Patrick O'Brian seemed to get better as a writer as this series wound down toward its end. This entry, number seventeen in the series, has actually been my favorite so far. Possibly that is because much of the action takes place on land and I didn't have to worry about keeping track of naval battles. Also, even more than is usually the case, it concentrated on exploring relationships and human interactions. Moreover, the author kept things moving and kept my complete interest throughout. Yes, I ...more
Apr 13, 2016 Kathryn rated it it was amazing  ·  review of another edition
Shelves: 2007, reread-books, 2001, 2016
1st Recorded Reading: August 2001
2nd Recorded Reading: February, 2007

This novel is the seventeenth in the series set during the time of the Royal Navy in the Napoleonic Wars, featuring Captain Jack Aubrey and Dr. Stephen Maturin. I first read this book inAugust 2001, read it again in February 2007, and I was quite happy to read it again, as it is a very good book, and a great addition to the series.

After several years of gallivanting around the South Seas, the Surprise has finally made her way b
Apr 28, 2015 Kevin rated it really liked it  ·  review of another edition
I love this series, but some of these books are too short individually, each book is like a chapter in a magnum opus. The right way to read the books is in order, I know this because I read one out of order and it screws up the magic. In this book, there is an event that happened in the book called Truelove/Clarissa Oakes, and it's referenced here. It's funny if you catch the reference, probably not so funnily if you didn't know what happened two books back.

As the series goes on it's more and m
May 25, 2013 mentor&muse rated it really liked it  ·  review of another edition
The Commodore is book seventeen in Patrick O’Brian’s Aubrey-Maturin series, and if you’ve already read the first sixteen books you certainly won’t be disappointed with this one. If the series is new to you, however, by all means start with book one, Master and Commander. Either way you have a treat in store for you.

Jack and Stephen return from a long voyage and face various domestic difficulties. Stephen, for instance, finally meets his daughter, Brigid, who was born while he was away at sea. S
Kenneth Flusche
Finally finished this slow read
Richard Burke
Jan 28, 2015 Richard Burke rated it it was amazing  ·  review of another edition
Series Overview.

I fell in love with the series from the opening scene of Master and Commander, and went on to read all 20 Aubrey-Maturin novels. The characters of Jack Aubrey and Dr. Stephen Maturin were initialized in that opening scene, and grew through the entire series. This is the best historical fiction I have read. In the series, I learned about British, French, Dutch, and Spanish naval operations during the Napoleonic wars. I also first learned of Napoleon's command and espionage structu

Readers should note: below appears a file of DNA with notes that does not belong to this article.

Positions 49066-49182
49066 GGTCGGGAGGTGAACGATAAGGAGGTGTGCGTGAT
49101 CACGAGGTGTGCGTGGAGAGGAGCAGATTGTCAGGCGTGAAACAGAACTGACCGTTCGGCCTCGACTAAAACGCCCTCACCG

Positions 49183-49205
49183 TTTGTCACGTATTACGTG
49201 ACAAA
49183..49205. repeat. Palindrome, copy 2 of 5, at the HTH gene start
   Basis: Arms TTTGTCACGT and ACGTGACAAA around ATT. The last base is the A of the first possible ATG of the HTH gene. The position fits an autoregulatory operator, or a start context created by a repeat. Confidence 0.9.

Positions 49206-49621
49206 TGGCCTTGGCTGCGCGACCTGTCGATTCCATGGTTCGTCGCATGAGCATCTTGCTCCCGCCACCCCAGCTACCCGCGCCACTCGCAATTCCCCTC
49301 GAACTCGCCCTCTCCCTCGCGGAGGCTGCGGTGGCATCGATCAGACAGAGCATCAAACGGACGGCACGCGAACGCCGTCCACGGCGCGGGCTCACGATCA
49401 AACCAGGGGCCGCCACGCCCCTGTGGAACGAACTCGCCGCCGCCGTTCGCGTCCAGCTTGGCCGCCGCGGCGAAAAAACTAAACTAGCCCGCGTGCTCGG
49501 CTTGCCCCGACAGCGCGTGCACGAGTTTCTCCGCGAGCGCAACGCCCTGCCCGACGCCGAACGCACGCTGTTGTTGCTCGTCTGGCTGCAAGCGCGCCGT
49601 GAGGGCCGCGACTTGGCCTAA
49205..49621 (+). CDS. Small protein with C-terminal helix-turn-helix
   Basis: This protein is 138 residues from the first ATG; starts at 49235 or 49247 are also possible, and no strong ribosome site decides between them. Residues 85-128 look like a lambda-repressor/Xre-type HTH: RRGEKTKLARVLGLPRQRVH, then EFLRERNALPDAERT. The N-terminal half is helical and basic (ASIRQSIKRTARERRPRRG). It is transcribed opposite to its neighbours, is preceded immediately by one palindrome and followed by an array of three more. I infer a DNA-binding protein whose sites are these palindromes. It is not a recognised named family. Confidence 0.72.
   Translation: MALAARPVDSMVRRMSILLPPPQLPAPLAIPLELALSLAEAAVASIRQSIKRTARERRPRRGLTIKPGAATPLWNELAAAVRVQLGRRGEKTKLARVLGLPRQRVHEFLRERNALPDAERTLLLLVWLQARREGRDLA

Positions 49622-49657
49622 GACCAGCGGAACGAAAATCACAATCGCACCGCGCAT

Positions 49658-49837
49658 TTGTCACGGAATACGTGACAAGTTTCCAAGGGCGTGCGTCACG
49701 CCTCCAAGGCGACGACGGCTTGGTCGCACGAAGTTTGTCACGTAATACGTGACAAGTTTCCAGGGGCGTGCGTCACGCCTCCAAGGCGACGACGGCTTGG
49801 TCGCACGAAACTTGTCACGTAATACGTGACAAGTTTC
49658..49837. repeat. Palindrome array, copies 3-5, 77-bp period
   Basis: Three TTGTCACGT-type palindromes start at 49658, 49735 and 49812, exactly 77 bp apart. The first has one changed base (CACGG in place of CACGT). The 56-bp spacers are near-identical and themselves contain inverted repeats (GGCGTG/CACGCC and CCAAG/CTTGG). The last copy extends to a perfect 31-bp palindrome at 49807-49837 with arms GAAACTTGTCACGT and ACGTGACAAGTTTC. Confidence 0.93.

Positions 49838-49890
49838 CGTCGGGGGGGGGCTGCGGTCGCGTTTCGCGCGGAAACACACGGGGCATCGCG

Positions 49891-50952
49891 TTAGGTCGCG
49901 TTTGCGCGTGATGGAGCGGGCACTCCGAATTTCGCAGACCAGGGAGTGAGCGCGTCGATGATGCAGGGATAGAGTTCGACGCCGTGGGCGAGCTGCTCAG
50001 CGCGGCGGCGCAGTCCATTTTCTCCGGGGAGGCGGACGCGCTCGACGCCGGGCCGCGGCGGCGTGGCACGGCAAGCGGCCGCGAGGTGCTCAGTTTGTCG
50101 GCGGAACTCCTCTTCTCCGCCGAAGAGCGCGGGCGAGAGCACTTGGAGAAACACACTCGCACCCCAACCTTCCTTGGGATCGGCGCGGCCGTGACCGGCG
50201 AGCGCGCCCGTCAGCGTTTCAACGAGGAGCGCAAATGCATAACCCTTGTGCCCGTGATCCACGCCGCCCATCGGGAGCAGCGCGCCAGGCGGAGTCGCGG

Sep 07, 2012 Travis rated it it was amazing  ·  review of another edition
Yet another wonderful chapter in the lives of Aubrey and Maturin, friends who are in many ways tied to each other more intimately--and certainly more faithfully--than to their wives. I particularly enjoyed the subtlety and delicacy with which this volume explored that most enviable friendship through the complimentary lenses of their respective domestic joys and challenges, on the one hand, and their professional missions and passionate longings, on the other. Along the way O'Brian treats us to ...more
EJD Dignan
Repeated from review of Book 1

That Patrick O'Brian chose to place his characters on the sea in the not so distant past just raised the hurdle I had to leap to get to know this wonderful author.

I had never been enamored with sea stories, didn't much care for European history, and yet was wonderfully taken with this series. The sea is a major character, but history is not greatly illuminated, almost a backdrop to the specific circumstance the characters find themselves in. Which perhaps reflects t
Jan 11, 2015 Don rated it it was amazing  ·  review of another edition
Shelves: stories, ships
This book marks a major change of direction in the long history of Jack Aubrey and Stephen Maturin. The eventful circumnavigation that occupied the previous four books - and which left the tale (or the author) beginning to look a little tired - has been completed. 'The Commodore' shows the author (and the tale) refreshed. While perhaps not quite as good as some of the earlier books (although all are of a cut well above 'regular fiction'), this includes, in Chapter 5, what may be the best single ...more
Apr 01, 2014 Richard rated it really liked it  ·  review of another edition
Stephen must find refuge for his money and for his learning disabled daughter when he learns of a possible plot against him as a result of his earlier part in foiling the Ledward-Wray conspiracy. He joins a squadron of British ships underway to intercept the now illegal slave trade, and to fight a French squadron. The British fleet is commanded by Captain Jack Aubrey, enjoying his temporary rank of Commodore. He has his hands full before he even goes into battle, with two subordinate Captains wh ...more